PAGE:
has christian duties to perform, and
that it will disregard Its obligations if
it suffers misrule and religious intoler
ance to resume full sway when it has
been almost banished, These ministers
talk with much feeling. Their convic
tions are very positive. It seems that
they are backed by considerable senti
ment of the same kind in the churches.
If this religious argument regarding
the Philippines is as widely entertained
as it appears to be, it will figure in the
determination of the government's
course. The Protestant bodies make
the point that missionary efforts to bet
ter the condition ot the natives to civ
ilize them have been prohibited in tho
PhllloDines bv the influence ot the
Catholic orders with the Spanish au
thority. They tell the president of re
peated efforts in vain to get a footing
on the islands for christian missionar
Number 25.
ies. They are about to put iorth new
efforts, and they insist that It to the
duty of the United States to at loaot
give the attempts to evangelize the
Philippines protection.
The case of the Carolines is being
used to point the argument At one
time the people of those islands were,
under missionary influences, advancing
rapidly toward civilisation. The Span
ish authorities expelled the missionar
ies, and the natives relapsed. If the
administration listens to the church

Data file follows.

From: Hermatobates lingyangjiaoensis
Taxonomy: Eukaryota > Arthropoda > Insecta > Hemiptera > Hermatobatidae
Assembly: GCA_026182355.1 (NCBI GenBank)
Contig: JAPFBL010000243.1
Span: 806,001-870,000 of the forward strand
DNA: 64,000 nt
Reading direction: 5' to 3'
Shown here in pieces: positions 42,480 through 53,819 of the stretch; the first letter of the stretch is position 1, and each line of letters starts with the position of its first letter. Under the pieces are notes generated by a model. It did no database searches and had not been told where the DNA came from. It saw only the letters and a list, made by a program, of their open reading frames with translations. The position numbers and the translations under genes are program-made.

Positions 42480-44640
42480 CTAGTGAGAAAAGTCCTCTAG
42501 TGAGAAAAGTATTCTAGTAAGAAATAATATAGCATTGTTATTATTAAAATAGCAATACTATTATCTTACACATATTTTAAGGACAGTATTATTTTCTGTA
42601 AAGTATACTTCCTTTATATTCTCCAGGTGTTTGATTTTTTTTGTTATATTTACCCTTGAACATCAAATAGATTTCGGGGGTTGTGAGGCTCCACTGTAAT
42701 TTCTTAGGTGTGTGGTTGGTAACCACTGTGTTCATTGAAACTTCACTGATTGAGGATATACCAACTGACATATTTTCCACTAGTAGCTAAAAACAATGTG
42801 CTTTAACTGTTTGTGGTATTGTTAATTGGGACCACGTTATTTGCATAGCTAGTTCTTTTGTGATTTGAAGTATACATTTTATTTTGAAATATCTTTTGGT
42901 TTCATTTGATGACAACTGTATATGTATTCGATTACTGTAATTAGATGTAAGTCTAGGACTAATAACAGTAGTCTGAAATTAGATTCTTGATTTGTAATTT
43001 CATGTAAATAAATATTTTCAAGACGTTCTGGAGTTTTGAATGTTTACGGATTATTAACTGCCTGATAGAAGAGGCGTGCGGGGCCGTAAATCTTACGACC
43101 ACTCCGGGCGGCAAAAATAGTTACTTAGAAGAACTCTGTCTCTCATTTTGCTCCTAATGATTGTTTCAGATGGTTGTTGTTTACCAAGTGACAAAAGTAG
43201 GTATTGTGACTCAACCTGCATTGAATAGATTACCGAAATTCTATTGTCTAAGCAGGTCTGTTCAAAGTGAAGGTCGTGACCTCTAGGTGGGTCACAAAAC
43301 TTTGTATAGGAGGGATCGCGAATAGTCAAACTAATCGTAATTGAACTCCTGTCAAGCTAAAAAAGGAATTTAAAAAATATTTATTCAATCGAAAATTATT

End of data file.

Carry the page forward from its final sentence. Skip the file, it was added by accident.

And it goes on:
people, the Carolines and tho Ladronea
ai well as the Philippines, will be
wrested from Spain, Exchange.
Are We to Have More of Copplnger.
Washington, June 9. Now that the
army for Santiago de Cuba is fairly on
the way to co-operate with Admiral
Sampson, the entire energies of the
war department are directed to getting
ready the army Intended for Porto
Ma, -Gen. Copplnger is likely to re
place Maj. Gen. John R. Brooke, who
was first selected as the leader of the
Porto Rlcan army of invasion. Gen.
Copplnger may also be the military
governor of the captured province.
The army for Porto Rico will number
about 20,000 and will consist of both
regulars and volunteers.
Until the supply is exhausted, we
will send to each subscriber sending ua
the names of five of his friends, accom
panied by 25c. for five sample copies ot
Tbk American, one volume, of "The
Stenographer," a book containing the
story of the life, trials, tribulations,
courtship, etc., ot a stenographer. The
book has 220 pages, is elegantly bound
la cloth, printed from good, clean type
on ft high grade of book-paper. We
have 750 of them. Get your order la
early. Regular price of such a hook
is, ordinarily, 11.25. You get it for
nothing if you buy five samples. Dont
send stamps of a larger denomination
than I cents.